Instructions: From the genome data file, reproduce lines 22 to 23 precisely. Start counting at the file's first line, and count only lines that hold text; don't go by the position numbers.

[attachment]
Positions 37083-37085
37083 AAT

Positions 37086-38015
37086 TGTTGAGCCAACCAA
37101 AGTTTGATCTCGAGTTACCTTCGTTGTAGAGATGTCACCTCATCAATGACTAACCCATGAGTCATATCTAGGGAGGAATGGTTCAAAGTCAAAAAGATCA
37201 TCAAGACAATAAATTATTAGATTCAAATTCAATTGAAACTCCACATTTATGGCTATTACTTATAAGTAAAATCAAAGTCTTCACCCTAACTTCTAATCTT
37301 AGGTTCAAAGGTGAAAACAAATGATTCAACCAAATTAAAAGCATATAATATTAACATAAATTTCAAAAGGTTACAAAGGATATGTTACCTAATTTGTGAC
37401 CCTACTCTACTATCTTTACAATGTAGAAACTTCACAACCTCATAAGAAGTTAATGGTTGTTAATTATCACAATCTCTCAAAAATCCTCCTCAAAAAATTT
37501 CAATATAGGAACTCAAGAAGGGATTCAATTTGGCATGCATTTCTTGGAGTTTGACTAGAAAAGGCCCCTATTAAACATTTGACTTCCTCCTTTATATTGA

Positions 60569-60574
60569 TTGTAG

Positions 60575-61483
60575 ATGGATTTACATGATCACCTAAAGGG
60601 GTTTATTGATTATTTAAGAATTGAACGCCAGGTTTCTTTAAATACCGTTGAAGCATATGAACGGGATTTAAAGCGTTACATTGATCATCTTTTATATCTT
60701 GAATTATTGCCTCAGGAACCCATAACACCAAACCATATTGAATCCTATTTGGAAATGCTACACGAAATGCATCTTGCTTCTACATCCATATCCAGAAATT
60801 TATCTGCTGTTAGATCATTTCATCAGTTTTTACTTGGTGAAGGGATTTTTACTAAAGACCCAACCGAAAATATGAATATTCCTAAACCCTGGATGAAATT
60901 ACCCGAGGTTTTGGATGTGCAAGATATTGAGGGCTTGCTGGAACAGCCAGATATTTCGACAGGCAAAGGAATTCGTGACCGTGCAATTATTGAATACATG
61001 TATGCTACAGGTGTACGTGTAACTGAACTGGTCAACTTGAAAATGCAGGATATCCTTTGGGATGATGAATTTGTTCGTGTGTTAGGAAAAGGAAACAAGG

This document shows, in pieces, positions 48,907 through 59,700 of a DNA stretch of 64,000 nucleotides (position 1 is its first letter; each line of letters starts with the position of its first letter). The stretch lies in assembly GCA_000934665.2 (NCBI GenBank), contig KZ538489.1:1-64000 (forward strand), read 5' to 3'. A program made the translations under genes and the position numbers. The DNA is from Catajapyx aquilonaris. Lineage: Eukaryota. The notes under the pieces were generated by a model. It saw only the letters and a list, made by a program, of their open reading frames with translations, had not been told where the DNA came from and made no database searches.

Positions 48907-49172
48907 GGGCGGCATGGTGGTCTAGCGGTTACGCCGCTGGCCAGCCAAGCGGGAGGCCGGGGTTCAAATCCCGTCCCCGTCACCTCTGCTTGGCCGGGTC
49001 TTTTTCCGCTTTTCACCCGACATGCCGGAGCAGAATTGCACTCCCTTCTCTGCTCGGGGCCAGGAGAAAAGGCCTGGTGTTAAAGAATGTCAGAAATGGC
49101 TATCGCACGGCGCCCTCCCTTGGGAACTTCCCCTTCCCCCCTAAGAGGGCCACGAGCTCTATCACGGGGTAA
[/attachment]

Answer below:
49001 TTTTTCCGCTTTTCACCCGACATGCCGGAGCAGAATTGCACTCCCTTCTCTGCTCGGGGCCAGGAGAAAAGGCCTGGTGTTAAAGAATGTCAGAAATGGC
49101 TATCGCACGGCGCCCTCCCTTGGGAACTTCCCCTTCCCCCCTAAGAGGGCCACGAGCTCTATCACGGGGTAA